We identified 9 nucleotide positions with false positives in at least one replicate of all input template levels using Method 2 (Figure 2C). All of the false positives detected by Method 2 were also detected by Method 1. Since these false positives are present in nearly every sample and this is a clonal virus stock (Figures 2B and 2C), it is likely an artifact of the method rather than true variants, highlighting the importance of validating novel methods with virus stocks of known composition. Additionally, it is important to understand the effects of nucleotide sequence and primer binding sites on false positive detection, as primer slippage may be a confounding factor.
To help determine if the rate of false positives was related to coverage depth, we calculated the frequency of nucleotide sites that had sufficient coverage (a nucleotide depth of at least 1800) for our cDNA and vRNA data sets. There was no significant difference between the percentage of bases with at least 1800x coverage using Method 1 or 2 (Method 1 mean = 76.27% nucleotides over 1800, Method 2 mean = 75.03% nucleotides over 1800; p = 0.95, Mann-Whitney, data not shown), indicating that the differences in false positive frequency are more likely a result of starting template than coverage alone.
Detection of genome-wide variants using multiplex SIV sequencing
We then examined the sensitivity and reproducibility of detecting individual SNVs in SIV by Methods 1 and 2. We used two stock viruses, SIVmac239 and SIVmac239-24x, that differed at 24 nucleotides throughout the entire viral coding sequence (Figure 1b, Table 2). Viral RNA was isolated from these two stocks and quantified with a gag qPCR assay. We proceeded with Method 1 by mixing the two stocks of vRNA to a total number of 106 copies at the following SIVmac239 to SIVmac239-24x ratios: 100:0, 95:5, 90:10, 75:25, 50:50, and 0:100 (Figure 3A). Each mixture of vRNA was serially diluted to 105, 104, and 103 templates per 11 ul. We also tested Method 2 by first preparing viral cDNA from 107 vRNA templates of each of the two stocks, quantifying viral cDNA, and then mixing the cDNA templates to a total of 106 templates in the same ratios as the vRNA templates were mixed (Figure 3B). The same quantified vRNA or viral cDNA mixtures were used for the entire experiment.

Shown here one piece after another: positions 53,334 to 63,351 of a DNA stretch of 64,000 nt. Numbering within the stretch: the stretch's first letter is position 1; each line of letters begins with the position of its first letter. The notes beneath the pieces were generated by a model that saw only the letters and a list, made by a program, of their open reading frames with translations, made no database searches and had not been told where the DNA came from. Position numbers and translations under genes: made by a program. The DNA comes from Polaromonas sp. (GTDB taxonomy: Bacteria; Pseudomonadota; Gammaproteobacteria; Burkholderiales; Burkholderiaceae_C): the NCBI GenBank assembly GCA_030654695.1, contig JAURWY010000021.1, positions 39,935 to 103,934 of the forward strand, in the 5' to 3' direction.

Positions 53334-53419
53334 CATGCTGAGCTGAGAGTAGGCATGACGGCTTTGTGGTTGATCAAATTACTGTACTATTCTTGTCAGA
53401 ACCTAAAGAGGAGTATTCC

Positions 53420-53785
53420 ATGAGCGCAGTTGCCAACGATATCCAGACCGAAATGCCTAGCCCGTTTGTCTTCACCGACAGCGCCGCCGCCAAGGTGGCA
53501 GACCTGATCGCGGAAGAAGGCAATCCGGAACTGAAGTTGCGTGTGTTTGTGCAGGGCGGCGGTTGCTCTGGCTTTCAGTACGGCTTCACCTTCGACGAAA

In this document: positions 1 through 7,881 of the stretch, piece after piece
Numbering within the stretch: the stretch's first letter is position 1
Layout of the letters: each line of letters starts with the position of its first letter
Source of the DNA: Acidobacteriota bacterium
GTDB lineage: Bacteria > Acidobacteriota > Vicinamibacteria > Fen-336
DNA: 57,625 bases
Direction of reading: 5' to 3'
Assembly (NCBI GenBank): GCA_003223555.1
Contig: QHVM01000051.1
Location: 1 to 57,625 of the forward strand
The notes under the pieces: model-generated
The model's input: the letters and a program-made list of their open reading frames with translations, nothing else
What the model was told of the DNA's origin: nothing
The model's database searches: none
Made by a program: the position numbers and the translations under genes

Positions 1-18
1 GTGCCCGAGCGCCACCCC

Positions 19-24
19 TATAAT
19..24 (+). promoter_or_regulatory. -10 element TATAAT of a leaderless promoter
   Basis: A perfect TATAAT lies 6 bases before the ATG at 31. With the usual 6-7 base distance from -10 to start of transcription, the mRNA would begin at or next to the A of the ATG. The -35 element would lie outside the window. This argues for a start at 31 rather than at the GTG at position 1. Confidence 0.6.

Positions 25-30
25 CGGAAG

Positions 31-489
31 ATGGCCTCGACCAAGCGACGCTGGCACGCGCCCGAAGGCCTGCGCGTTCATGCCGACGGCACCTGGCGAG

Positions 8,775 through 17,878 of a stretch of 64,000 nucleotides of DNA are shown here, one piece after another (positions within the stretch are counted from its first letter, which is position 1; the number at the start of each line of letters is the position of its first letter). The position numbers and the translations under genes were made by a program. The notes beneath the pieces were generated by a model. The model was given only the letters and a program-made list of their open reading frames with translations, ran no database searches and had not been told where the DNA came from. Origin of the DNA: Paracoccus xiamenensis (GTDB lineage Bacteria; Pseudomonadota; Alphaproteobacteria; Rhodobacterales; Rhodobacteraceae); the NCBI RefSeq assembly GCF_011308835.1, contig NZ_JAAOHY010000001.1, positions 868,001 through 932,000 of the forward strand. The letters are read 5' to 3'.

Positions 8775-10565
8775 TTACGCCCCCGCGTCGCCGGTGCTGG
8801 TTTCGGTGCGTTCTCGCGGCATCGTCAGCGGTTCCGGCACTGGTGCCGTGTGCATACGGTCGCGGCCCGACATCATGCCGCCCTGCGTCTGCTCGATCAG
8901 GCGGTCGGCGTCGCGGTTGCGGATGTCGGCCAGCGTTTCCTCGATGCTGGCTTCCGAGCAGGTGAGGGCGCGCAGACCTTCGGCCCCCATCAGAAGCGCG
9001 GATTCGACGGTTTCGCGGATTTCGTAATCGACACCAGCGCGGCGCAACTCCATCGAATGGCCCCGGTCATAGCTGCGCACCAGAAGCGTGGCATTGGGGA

The remaining multiplex PCR procedures were performed for the different numbers of input templates and for each of the individual ratios. PCR products were tagged, and sequencing was performed on the Illumina MiSeq. FASTQ reads were mapped to SIVmac239 and the frequencies of each individual SNV relative to SIVmac239 were determined as described for the clonal SIVmac239 data.